Lucknow Festival (Lucknow, Uttar Pradesh) November 25 - December 5
This festival is celebrated between 25th November and 5th December in Lucknow, the capital city of U.P. It captures the undying elegance and splendours of ancient city Awadh, now known as Lucknow. This festival celebrates Lucknow's living culture, which provides an insight into the old, cultured, atmosphere of the city.
Id-ul-Zuha (Across India) November 28
An important Muslim festival, it's an occasion for people to offer prayers and to feast on special delicacies.
Diu Festival (Diu) December 19 – 22
A large number of people from various communities take part in the four-day festivities, cultural events and other functions that mark the annual Diu Festival. A former Portuguese enclave, Diu has six golden beaches and facilities for numerous water sports besides forts and museums.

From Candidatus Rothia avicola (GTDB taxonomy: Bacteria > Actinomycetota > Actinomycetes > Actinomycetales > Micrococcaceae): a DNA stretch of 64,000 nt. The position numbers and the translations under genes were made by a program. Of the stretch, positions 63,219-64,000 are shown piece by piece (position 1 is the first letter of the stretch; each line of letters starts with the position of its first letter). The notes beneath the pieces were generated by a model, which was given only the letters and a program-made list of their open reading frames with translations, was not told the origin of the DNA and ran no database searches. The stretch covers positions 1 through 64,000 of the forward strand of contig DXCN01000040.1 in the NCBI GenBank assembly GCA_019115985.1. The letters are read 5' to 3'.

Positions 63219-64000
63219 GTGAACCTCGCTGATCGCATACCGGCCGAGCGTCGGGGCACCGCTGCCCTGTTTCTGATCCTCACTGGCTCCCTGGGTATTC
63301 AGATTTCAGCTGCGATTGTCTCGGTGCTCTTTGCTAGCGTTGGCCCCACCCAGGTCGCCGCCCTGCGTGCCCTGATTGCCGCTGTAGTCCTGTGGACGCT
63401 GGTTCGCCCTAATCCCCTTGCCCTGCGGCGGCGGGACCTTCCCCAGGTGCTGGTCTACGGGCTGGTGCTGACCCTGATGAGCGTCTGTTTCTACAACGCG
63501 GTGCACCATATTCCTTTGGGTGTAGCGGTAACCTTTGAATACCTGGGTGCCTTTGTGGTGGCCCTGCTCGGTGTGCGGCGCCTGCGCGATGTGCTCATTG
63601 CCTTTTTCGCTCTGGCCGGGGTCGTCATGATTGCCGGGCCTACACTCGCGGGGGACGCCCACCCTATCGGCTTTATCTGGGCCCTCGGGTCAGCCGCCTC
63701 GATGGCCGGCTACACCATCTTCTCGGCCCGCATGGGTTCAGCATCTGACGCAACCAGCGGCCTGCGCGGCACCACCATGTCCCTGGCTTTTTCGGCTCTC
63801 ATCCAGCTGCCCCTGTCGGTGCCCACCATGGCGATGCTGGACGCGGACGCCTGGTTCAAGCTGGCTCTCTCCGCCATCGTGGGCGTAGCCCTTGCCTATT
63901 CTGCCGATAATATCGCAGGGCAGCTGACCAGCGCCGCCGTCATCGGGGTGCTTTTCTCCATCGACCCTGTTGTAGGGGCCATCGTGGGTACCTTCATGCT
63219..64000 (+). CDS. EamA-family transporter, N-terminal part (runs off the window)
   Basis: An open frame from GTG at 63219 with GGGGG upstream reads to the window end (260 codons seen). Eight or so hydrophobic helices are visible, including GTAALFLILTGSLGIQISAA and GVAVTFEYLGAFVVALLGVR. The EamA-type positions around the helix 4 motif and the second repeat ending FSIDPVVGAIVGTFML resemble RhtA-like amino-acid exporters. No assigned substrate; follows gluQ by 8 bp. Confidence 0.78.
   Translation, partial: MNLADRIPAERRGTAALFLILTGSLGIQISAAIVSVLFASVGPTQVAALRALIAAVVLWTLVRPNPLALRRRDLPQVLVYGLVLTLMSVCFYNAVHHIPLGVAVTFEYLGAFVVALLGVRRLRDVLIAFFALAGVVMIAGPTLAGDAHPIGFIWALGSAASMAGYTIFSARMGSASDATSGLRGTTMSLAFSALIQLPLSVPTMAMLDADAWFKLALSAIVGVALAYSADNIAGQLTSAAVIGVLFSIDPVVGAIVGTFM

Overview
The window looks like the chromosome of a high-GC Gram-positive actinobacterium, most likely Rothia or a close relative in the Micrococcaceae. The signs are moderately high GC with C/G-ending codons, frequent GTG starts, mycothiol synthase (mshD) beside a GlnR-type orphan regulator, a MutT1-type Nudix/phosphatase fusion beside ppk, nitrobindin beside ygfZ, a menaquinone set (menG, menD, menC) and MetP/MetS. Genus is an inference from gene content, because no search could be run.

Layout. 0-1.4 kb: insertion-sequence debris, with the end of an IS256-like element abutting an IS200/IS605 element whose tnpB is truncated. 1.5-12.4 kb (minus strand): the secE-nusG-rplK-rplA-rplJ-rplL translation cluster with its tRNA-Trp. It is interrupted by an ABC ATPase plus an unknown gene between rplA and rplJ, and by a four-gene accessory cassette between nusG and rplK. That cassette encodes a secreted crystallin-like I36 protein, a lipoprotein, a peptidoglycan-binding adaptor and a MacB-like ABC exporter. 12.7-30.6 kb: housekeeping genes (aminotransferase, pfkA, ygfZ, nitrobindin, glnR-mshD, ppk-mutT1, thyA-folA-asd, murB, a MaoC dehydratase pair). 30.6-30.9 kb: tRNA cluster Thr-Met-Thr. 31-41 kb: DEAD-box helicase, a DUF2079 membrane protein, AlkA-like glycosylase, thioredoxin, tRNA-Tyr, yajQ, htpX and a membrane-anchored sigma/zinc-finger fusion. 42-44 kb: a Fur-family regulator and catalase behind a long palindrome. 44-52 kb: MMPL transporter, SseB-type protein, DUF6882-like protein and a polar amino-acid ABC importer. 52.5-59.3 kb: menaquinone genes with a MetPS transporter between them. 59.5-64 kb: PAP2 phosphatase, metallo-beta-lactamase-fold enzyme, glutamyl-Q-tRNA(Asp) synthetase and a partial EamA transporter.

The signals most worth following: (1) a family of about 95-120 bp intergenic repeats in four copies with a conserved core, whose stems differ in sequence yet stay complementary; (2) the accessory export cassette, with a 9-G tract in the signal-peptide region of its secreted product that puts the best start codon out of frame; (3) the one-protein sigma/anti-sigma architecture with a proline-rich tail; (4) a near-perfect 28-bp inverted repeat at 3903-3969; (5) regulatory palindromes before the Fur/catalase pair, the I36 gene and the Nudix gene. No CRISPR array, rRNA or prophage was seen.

Christmas (Across India) December 25
All major Indian cities have a festive look during Christmas. Shops and bazaars are especially decked up and parties and get-togethers happen everywhere. In fact, in the metros, Christmas parties seem to launch off New Year celebrations.
Muharram (Across India) December 27
Muharram festival commemorates the martyrdom of Hazrat Imam Hussain, the grandson of the Holy Prophet (peace be upon him). This festival starts at the 1st day of Muharram and lasts for 10 days until 10th of Muharram. Muharram is the first month of Islamic calendar.
Mamallapuram Dance Festival (Tamil Nadu) December 25, 2009 - January 25, 2010
Watch some of the best classical dances in this ancient port. Bharat Natyam, Kuchipudi, Kathak and Kathakali…all against the magnificentbackdrop of the ancient Pallava rock sculptures.